Ground cover suggestions please

Part of my yard is a downhill slope toward the house. For years grass grew there. It died a year or so ago. I planted more (via seed). It died again this summer (area is under a tree) Now I am looking for something to throw on the bare ground to stop soil from washing down onto driveway. Suggestions (from experience please).
LB
Add pictures here
<% if( /^image/.test(type) ){ %>
<% } %>
<%-name%>
Add image file
Upload
snipped-for-privacy@notmine.com wrote:

If there are trees this is a shaded spot and [particularly if the tree is a maple] the tree roots are competing with the grass. I doubt that any grass will do what you want because grass needs sun. I have a very shady lot and find pachysandra to be about the only ground cover which will grow.
Add pictures here
<% if( /^image/.test(type) ){ %>
<% } %>
<%-name%>
Add image file
Upload
LB,
Look in your phonebook in the "government" section. Usually there's a county agricultural extension service office. There should be a master gardener who will know your soil and climate. You'll probably need to do a soil test
Good luck, Dave M.
Add pictures here
<% if( /^image/.test(type) ){ %>
<% } %>
<%-name%>
Add image file
Upload

it would depend upon where you are. if you were near me, i'd recommend decomposed granite, a couple 2 ton boulders, and a bunch of cactus.
regards, charlie cave creek, az
Add pictures here
<% if( /^image/.test(type) ){ %>
<% } %>
<%-name%>
Add image file
Upload

Add in a barrel cactus or two, but beware those chollas. They can be nasty if you back into 'em. Nice thing about Arizona is that you can hire an illegal groundskeeper to take care of these problems at one tenth the cost. :-)
Bob
Add pictures here
<% if( /^image/.test(type) ){ %>
<% } %>
<%-name%>
Add image file
Upload
snipped-for-privacy@notmine.com wrote:

Dave has the best idea. Call your county extension office (or whatever it is called in your area). They will know your area. Do tell them about the slope, shade, what kind of trees are causing the shade and any traffic - abuse the area may recieve.
--
Joseph Meehan

26 + 6 = 1 It's Irish Math
  Click to see the full signature.
Add pictures here
<% if( /^image/.test(type) ){ %>
<% } %>
<%-name%>
Add image file
Upload
You might try rec.gardens, too.

Add pictures here
<% if( /^image/.test(type) ){ %>
<% } %>
<%-name%>
Add image file
Upload

Similar problem here although area is level. Trees planted as seedlings are now 30 years old. Depending on your climate try clover; or even a good layer of moss which seems to grow well under our maple amd beech trees! IIRC Clover also helps replenish nitrogen in soil? But local advice prob best idea.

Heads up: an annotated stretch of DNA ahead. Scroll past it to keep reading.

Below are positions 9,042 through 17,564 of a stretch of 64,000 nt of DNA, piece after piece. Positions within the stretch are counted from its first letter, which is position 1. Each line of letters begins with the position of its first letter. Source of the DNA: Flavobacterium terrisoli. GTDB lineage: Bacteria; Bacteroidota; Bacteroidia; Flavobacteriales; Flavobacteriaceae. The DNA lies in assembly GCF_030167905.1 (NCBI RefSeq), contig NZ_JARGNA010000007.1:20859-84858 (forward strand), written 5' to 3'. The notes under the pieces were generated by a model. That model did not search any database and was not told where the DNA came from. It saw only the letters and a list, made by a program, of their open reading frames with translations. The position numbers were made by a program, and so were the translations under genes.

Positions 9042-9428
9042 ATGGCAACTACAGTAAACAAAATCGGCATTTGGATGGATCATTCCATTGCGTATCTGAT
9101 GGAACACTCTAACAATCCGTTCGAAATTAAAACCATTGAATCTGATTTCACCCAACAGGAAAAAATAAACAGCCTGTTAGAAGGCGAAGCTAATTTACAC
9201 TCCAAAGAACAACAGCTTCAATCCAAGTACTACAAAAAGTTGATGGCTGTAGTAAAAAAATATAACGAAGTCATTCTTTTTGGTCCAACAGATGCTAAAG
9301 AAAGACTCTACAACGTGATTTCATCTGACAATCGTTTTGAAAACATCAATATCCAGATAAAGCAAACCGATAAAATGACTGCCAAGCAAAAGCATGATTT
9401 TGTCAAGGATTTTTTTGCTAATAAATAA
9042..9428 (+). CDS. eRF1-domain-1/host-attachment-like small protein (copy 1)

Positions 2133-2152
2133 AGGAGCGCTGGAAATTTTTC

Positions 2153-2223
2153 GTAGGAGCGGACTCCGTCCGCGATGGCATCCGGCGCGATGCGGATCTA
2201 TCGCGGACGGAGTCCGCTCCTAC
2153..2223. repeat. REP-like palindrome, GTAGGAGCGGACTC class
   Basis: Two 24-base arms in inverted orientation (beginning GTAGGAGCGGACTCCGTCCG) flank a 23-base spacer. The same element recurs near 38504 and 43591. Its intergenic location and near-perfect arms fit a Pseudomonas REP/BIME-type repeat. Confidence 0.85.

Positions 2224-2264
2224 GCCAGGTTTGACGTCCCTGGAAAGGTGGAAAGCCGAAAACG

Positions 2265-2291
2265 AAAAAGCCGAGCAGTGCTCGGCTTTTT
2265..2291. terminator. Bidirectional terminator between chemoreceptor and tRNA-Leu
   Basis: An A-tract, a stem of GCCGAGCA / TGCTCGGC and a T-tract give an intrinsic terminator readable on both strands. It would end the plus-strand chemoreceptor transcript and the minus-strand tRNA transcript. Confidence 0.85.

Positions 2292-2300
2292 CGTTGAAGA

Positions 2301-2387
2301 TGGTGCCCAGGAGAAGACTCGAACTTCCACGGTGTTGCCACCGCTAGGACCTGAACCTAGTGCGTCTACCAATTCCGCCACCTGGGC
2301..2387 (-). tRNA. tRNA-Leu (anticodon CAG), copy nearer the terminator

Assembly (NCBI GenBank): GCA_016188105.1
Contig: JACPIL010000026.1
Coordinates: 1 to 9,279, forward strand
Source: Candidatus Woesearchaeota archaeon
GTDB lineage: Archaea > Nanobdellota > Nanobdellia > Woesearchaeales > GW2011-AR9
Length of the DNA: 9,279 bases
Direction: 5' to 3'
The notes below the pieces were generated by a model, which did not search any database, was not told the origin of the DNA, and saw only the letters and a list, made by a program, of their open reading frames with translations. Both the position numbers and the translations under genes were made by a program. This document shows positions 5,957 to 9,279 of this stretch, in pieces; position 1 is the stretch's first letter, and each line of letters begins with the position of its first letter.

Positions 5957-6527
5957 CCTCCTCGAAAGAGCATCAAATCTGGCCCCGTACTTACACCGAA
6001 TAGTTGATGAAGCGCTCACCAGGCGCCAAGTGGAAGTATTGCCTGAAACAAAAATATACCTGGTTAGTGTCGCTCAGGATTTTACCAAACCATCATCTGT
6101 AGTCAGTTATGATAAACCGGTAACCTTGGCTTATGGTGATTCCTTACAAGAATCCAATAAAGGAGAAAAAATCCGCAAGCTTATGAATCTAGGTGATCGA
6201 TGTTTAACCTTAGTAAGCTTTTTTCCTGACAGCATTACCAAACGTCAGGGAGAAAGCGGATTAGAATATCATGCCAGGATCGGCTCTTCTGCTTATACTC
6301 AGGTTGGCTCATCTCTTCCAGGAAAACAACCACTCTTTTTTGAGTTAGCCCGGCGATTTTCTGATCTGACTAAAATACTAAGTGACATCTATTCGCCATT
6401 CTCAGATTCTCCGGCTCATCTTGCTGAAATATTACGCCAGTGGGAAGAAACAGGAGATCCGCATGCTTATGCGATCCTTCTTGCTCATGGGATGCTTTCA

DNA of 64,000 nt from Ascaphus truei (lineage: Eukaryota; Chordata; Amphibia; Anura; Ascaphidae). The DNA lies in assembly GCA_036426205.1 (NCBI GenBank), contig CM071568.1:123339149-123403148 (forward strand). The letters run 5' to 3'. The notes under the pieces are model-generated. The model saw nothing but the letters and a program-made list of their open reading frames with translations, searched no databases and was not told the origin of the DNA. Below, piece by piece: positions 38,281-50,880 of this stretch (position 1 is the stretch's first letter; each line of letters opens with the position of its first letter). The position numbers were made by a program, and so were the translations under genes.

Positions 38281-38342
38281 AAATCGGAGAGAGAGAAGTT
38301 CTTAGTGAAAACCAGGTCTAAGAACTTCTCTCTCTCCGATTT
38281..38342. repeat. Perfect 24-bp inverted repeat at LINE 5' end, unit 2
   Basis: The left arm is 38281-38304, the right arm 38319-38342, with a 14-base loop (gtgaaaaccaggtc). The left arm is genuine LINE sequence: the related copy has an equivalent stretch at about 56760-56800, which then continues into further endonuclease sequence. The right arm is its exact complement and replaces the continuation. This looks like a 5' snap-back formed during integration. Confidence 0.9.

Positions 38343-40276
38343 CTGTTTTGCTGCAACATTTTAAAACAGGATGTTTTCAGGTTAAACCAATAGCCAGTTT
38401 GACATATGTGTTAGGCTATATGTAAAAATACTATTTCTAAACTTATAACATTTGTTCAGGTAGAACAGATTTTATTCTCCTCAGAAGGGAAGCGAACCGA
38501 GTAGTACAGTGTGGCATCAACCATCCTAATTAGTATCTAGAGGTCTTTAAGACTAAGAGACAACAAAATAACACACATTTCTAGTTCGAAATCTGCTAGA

Add pictures here
<% if( /^image/.test(type) ){ %>
<% } %>
<%-name%>
Add image file
Upload
Roger wrote:

Thanks to all. Unfortunately I did not make myself clear. I do not really care about growing anything, even though I will try the local ag agent. I would be happy with pine bark, pebbles or whatever. Anything to stop soil from washing away. BUT it can not be too heavy or the weight will kill the tree by smothering the roots.
LB
Add pictures here
<% if( /^image/.test(type) ){ %>
<% } %>
<%-name%>
Add image file
Upload
Thanks to all. Unfortunately I did not make myself clear.

Now that you've cleared that up, here is another plan. I've used heavy duty dark grey or black fiberglass landscaping cloth from home depot, pinned down with plastic spikes made for this purpose.. It kills existing weeds by starving them of light, but allows warmth and rain to percolate to the roots of the overhanging tree. It also acts like a mulch, so new weeds will not get a foothold. Once you decide to plant ground cover, you just cut X-shaped slices and fold back, and plant, then refold the cloth up against the plant. Be sure you get the *heavy* grade of cloth, as the light stuff, which is trashbag style poly film with perforations, is useless. The heavyweight comes in big rolls and is about 1/8th inch thick and looks like a bedcover or blanket, is made of glass felt, and resists rotting and tearing. If after installing, you don't like the look of it, you can scatter pine needles or dry hay over it until you decide to plant. Works like a charm.
Add pictures here
<% if( /^image/.test(type) ){ %>
<% } %>
<%-name%>
Add image file
Upload
Roger wrote:

Thanks
LB
Add pictures here
<% if( /^image/.test(type) ){ %>
<% } %>
<%-name%>
Add image file
Upload
Terrace the area first to prevent erosion.

Add pictures here
<% if( /^image/.test(type) ){ %>
<% } %>
<%-name%>
Add image file
Upload

Site Timeline

HomeOwnersHub.com is a website for homeowners and building and maintenance pros. It is not affiliated with any of the manufacturers or service providers discussed here. All logos and trade names are the property of their respective owners.